Tuesday, September 23, 2008

Retired Numbers

It would appear that the Red Sox are thinking about revising the criteria they use to retire uniform numbers. It looks like this will be done to retire Johnny Pesky’s number this Saturday. While I admire the sentiment, I don’t like the “watering down” of the retired number.

For whatever reason, the Sox decided on three criteria for retiring a number. That the player be a member of the Baseball hall of Fame. That the Player played at least 10 years with the Sox. That the Player finished his career with the Sox. As far as I’m concerned, those are great criteria. It requires that the player be great, by making Hall of Fame enshrinement mandatory. It makes the player have a long Red Sox career of at least 10 years. That eliminates the rental Hall of Famers that some other teams may honor. The ending of the career with the Red Sox is nice, but a little harder to hold anyone to. It would be like the Bruins not retiring Bobby Orr’s number because he played that last year in Chicago. In fact, the Sox themselves fudged it with Fisk by including his front office work as a career ending. But, by and large, those are great criteria. When the Yankees started retiring numbers, it was a pretty big honor. I can never remember if Ruth or Gehrig was first, but it doesn’t matter. The idea being, that the player was so magnificent, it would be a shame to see their number worn by a lesser player. It was especially significant for those two Yankees because they were the first players to ever wear those numbers. In fact, Gehrig is the only person to have ever worn number 4 for the Yankees. That’s a pretty big deal, for a pretty big player.

I don’t think I’m insulting anyone to suggest that Johnny Pesky is not Lou Gehrig. He’s not Babe Ruth, he’s not Ted Williams, or Carl Yastrzemski. He’s a wonderful player. He’s been the heart of the Red Sox for more than a half-century. He deserves to be honored. But, he doesn’t quite meet the criteria set for a number retirement. I did not feel that Bill Buckner sullied the awesome reputation of number 6 by wearing it on his back. (Ok, maybe that was a bad example) Besides, since number 6 has been worn countless times over the years, it’s not like they’re retiring Pesky’s number. It’s also Buckner’s number, and whoever else wore the number over the years. They’re simply retiring number 6 “in honor” of Johnny Pesky. There must be another way to do something “in honor” of Pesky.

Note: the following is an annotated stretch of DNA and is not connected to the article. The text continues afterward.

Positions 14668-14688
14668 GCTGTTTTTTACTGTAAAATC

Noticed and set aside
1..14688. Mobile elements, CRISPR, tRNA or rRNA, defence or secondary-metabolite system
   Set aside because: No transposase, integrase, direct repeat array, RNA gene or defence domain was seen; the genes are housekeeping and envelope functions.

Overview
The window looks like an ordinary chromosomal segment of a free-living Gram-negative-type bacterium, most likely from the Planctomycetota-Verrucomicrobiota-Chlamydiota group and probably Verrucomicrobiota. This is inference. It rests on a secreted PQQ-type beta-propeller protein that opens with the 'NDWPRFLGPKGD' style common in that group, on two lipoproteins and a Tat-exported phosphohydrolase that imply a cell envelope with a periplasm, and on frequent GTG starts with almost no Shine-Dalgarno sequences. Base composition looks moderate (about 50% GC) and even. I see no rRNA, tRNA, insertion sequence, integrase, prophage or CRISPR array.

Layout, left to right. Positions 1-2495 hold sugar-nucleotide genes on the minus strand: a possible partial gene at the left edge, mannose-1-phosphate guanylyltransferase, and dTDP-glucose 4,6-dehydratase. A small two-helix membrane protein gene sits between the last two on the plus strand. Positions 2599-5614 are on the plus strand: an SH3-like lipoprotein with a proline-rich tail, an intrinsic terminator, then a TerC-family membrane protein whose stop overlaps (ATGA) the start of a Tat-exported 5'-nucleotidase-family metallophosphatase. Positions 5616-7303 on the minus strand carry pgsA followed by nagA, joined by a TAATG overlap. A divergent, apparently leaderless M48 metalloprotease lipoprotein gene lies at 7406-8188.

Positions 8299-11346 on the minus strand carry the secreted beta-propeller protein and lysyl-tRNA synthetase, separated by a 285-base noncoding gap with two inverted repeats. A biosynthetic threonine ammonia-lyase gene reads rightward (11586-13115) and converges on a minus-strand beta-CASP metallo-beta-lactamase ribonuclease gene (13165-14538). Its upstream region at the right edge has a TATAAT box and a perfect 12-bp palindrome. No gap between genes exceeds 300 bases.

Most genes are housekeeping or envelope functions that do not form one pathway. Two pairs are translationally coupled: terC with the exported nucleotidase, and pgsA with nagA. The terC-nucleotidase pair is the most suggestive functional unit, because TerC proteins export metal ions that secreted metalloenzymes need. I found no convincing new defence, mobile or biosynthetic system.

I always liked statues, and don’t think the Sox have enough of them. Other stadiums have statues littered about of their great players. Fenway has the one of Williams, but wouldn’t it be great if there were more? Imagine statues of Rice and Yaz and Pesky clogging the sidewalks of Van Ness St. Wouldn’t it be great to be able to meet your friends at the Pesky statue? I know the concourse underneath the stands is pretty crowded, but that’s another place to throw some monuments. If they can fit in a plastic Wally sitting on a bench, a nice statue to Tony C should be easy. They don’t even have to be big things. The Red Auerbach statue in Quincy Market doesn’t take up much room. Imagine Fred Lynn sitting at one space at one of the picnic tables? How about a simple statue of Bill Buckner’s high-top spikes, similar to Bird’s shoes.

Retiring a uniform number is a huge honor. Just because other teams have weakened it by retiring the likes of Harold Baines or Don Mattingly doesn’t mean the Sox have to. There are other ways to honor a player, and say how much they mean to a team and it fans.

I like statues.

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